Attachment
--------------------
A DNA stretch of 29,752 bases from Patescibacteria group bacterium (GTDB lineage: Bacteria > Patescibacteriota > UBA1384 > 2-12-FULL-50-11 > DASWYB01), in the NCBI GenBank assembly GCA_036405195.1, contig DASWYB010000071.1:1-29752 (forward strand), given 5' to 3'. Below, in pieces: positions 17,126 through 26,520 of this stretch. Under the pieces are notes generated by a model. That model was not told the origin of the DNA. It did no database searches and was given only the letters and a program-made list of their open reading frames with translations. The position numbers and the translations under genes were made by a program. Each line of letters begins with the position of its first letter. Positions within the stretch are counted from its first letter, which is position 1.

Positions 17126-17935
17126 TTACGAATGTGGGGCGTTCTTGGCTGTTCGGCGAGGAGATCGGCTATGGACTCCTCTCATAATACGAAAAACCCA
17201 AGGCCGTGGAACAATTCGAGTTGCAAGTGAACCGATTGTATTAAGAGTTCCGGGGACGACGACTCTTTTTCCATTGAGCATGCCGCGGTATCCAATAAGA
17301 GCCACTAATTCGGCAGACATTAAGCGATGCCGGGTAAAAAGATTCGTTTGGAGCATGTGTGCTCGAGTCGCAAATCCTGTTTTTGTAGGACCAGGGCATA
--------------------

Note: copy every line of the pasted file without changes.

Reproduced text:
A DNA stretch of 29,752 bases from Patescibacteria group bacterium (GTDB lineage: Bacteria > Patescibacteriota > UBA1384 > 2-12-FULL-50-11 > DASWYB01), in the NCBI GenBank assembly GCA_036405195.1, contig DASWYB010000071.1:1-29752 (forward strand), given 5' to 3'. Below, in pieces: positions 17,126 through 26,520 of this stretch. Under the pieces are notes generated by a model. That model was not told the origin of the DNA. It did no database searches and was given only the letters and a program-made list of their open reading frames with translations. The position numbers and the translations under genes were made by a program. Each line of letters begins with the position of its first letter. Positions within the stretch are counted from its first letter, which is position 1.

Positions 17126-17935
17126 TTACGAATGTGGGGCGTTCTTGGCTGTTCGGCGAGGAGATCGGCTATGGACTCCTCTCATAATACGAAAAACCCA
17201 AGGCCGTGGAACAATTCGAGTTGCAAGTGAACCGATTGTATTAAGAGTTCCGGGGACGACGACTCTTTTTCCATTGAGCATGCCGCGGTATCCAATAAGA
17301 GCCACTAATTCGGCAGACATTAAGCGATGCCGGGTAAAAAGATTCGTTTGGAGCATGTGTGCTCGAGTCGCAAATCCTGTTTTTGTAGGACCAGGGCATA